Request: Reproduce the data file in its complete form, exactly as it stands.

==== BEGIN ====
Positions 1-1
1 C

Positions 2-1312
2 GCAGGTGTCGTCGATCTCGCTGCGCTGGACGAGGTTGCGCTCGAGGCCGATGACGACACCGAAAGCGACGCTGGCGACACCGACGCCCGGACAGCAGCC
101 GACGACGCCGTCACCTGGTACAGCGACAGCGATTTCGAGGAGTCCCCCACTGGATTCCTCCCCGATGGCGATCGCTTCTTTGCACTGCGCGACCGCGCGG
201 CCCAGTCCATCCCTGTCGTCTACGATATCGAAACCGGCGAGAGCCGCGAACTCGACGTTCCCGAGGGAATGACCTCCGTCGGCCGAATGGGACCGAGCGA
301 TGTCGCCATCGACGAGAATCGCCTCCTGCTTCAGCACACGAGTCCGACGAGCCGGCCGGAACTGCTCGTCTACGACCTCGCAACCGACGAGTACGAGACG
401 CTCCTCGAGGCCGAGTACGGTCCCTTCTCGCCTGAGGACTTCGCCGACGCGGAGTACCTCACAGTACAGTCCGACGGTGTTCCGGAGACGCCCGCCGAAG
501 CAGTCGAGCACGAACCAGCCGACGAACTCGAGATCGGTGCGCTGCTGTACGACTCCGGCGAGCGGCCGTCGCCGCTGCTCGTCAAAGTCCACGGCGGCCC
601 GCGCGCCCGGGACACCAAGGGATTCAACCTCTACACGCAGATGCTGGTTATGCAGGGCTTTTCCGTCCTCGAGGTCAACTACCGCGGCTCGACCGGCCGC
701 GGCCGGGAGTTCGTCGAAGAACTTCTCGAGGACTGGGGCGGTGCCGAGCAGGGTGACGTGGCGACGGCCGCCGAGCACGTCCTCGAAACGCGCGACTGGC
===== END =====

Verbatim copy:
Positions 1-1
1 C

Positions 2-1312
2 GCAGGTGTCGTCGATCTCGCTGCGCTGGACGAGGTTGCGCTCGAGGCCGATGACGACACCGAAAGCGACGCTGGCGACACCGACGCCCGGACAGCAGCC
101 GACGACGCCGTCACCTGGTACAGCGACAGCGATTTCGAGGAGTCCCCCACTGGATTCCTCCCCGATGGCGATCGCTTCTTTGCACTGCGCGACCGCGCGG
201 CCCAGTCCATCCCTGTCGTCTACGATATCGAAACCGGCGAGAGCCGCGAACTCGACGTTCCCGAGGGAATGACCTCCGTCGGCCGAATGGGACCGAGCGA
301 TGTCGCCATCGACGAGAATCGCCTCCTGCTTCAGCACACGAGTCCGACGAGCCGGCCGGAACTGCTCGTCTACGACCTCGCAACCGACGAGTACGAGACG
401 CTCCTCGAGGCCGAGTACGGTCCCTTCTCGCCTGAGGACTTCGCCGACGCGGAGTACCTCACAGTACAGTCCGACGGTGTTCCGGAGACGCCCGCCGAAG
501 CAGTCGAGCACGAACCAGCCGACGAACTCGAGATCGGTGCGCTGCTGTACGACTCCGGCGAGCGGCCGTCGCCGCTGCTCGTCAAAGTCCACGGCGGCCC
601 GCGCGCCCGGGACACCAAGGGATTCAACCTCTACACGCAGATGCTGGTTATGCAGGGCTTTTCCGTCCTCGAGGTCAACTACCGCGGCTCGACCGGCCGC
701 GGCCGGGAGTTCGTCGAAGAACTTCTCGAGGACTGGGGCGGTGCCGAGCAGGGTGACGTGGCGACGGCCGCCGAGCACGTCCTCGAAACGCGCGACTGGC